Partly at the suggestion of T. David Gordon, I have taken up the project of reading through Harold Bloom’s wonderful The Best Poems of the English Language: from Chaucer through Robert Frost. Gordon argues brilliantly that, in order to be able to write, it is first of all necessary to be able to read, and to do be able to read something as a text — that is, not merely for its content, but for its literary form and beauty. C. S. Lewis describes beautifully what this entails in a quote posted earlier. One of the best ways to continue to grow in this ability is to maintain a steady diet of poetry. I have admired in this regard the consistency of James K. A. Smith, for example, and am now endeavoring to do something similar. Once I complete this volume, I hope to join my wife in reading Poetry magazine.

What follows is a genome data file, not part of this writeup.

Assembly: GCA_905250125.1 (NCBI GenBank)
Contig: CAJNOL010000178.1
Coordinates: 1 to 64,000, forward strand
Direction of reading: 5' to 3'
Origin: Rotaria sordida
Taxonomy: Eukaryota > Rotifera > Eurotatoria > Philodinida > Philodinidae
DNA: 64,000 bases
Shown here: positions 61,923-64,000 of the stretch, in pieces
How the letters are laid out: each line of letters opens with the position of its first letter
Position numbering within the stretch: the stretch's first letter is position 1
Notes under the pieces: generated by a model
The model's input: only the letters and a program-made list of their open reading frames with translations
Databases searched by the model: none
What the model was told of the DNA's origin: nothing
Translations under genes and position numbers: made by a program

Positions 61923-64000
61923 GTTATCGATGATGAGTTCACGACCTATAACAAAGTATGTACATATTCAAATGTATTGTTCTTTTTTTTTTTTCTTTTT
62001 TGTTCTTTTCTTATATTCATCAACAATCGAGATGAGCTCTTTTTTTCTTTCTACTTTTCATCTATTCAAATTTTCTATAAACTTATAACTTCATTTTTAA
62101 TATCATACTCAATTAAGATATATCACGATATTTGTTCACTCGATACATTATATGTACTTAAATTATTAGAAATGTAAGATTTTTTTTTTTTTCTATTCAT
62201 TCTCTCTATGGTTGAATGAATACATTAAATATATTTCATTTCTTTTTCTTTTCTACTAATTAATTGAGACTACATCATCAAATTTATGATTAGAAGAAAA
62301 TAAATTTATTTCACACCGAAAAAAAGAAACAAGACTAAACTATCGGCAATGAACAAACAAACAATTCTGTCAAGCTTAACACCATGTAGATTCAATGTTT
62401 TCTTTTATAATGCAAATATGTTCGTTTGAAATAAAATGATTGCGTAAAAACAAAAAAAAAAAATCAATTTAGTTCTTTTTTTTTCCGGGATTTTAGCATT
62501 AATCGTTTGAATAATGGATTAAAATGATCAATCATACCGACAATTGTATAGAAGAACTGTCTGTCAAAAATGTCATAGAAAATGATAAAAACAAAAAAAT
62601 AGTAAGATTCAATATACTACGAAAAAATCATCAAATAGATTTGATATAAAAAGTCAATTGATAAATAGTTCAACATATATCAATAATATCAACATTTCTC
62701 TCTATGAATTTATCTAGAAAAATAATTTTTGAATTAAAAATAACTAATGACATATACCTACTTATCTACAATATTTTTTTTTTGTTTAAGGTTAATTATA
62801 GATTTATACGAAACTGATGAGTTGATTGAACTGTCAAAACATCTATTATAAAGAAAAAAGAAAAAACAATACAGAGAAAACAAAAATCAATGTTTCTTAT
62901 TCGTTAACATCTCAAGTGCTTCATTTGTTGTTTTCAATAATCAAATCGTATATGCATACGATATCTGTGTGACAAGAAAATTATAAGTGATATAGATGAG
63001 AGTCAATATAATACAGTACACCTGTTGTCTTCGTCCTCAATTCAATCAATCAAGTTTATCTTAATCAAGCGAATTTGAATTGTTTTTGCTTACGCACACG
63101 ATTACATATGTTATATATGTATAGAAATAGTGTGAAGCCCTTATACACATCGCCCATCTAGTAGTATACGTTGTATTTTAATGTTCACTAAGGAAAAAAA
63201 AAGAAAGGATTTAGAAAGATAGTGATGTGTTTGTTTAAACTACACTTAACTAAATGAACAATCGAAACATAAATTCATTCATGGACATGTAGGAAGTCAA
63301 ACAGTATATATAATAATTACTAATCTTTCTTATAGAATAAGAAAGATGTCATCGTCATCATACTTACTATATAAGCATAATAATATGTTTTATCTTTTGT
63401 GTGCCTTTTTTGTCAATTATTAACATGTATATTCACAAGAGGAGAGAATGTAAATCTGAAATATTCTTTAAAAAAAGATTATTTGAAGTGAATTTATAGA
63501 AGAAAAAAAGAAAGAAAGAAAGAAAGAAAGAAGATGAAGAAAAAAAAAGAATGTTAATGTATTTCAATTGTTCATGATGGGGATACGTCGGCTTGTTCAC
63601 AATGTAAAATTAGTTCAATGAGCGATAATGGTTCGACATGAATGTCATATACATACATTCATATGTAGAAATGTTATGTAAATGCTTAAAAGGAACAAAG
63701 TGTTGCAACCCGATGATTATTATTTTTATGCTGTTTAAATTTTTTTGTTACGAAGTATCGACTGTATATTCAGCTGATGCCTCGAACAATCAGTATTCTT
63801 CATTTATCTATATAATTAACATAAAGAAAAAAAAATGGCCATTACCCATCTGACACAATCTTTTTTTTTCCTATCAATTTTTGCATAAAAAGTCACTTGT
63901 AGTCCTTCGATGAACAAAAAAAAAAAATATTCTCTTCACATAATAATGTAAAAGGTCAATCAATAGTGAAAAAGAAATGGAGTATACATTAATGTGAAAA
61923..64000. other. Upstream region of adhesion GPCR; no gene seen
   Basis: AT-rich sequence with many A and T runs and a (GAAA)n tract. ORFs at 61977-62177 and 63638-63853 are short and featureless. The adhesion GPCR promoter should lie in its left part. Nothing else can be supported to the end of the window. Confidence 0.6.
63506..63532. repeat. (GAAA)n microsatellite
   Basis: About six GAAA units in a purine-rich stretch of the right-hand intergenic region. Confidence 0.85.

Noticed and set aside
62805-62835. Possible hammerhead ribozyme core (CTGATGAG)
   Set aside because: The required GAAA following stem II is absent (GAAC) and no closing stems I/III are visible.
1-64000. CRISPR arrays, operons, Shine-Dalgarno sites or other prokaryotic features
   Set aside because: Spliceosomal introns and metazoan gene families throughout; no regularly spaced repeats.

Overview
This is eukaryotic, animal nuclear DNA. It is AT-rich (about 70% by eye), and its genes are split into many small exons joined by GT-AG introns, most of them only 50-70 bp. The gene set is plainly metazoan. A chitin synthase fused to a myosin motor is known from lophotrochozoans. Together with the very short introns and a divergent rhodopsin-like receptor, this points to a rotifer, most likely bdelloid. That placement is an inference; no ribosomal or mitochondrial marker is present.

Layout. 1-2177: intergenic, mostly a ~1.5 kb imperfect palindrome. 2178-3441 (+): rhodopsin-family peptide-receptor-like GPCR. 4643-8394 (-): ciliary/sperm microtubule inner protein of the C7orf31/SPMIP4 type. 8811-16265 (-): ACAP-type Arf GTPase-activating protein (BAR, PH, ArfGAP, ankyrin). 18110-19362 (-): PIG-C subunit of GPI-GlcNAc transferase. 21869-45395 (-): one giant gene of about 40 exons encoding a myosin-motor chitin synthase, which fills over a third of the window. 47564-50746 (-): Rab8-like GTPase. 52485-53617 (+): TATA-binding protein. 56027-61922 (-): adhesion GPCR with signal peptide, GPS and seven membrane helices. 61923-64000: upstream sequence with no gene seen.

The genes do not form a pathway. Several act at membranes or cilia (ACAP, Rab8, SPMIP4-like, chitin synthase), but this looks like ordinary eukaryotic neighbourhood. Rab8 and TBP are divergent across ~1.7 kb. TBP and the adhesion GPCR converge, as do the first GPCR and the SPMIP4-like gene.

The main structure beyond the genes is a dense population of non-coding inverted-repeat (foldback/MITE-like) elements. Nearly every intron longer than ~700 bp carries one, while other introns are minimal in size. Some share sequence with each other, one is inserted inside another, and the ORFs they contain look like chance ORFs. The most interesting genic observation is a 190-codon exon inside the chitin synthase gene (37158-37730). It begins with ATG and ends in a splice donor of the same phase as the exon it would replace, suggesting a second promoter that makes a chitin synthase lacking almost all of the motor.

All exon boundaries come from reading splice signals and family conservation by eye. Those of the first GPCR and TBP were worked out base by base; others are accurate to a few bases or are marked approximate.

My intention through this project is to post favorite selections here as I come across them. We begin with a selection from Shakespeare’s Measure for Measure (Bloom, p. 122).
Be absolute for death; either death or life
Shall thereby be the sweeter. Reason thus with life:
If I do lose thee, I do lose a thing
That none but fools would keep: a breath thou art,
Servile to all the skyey influences,
That dost this habitation, where thou keep’st,
Hourly afflict: merely, thou art death’s fool;
For him thou labour’st by thy flight to shun
And yet runn’st toward him still.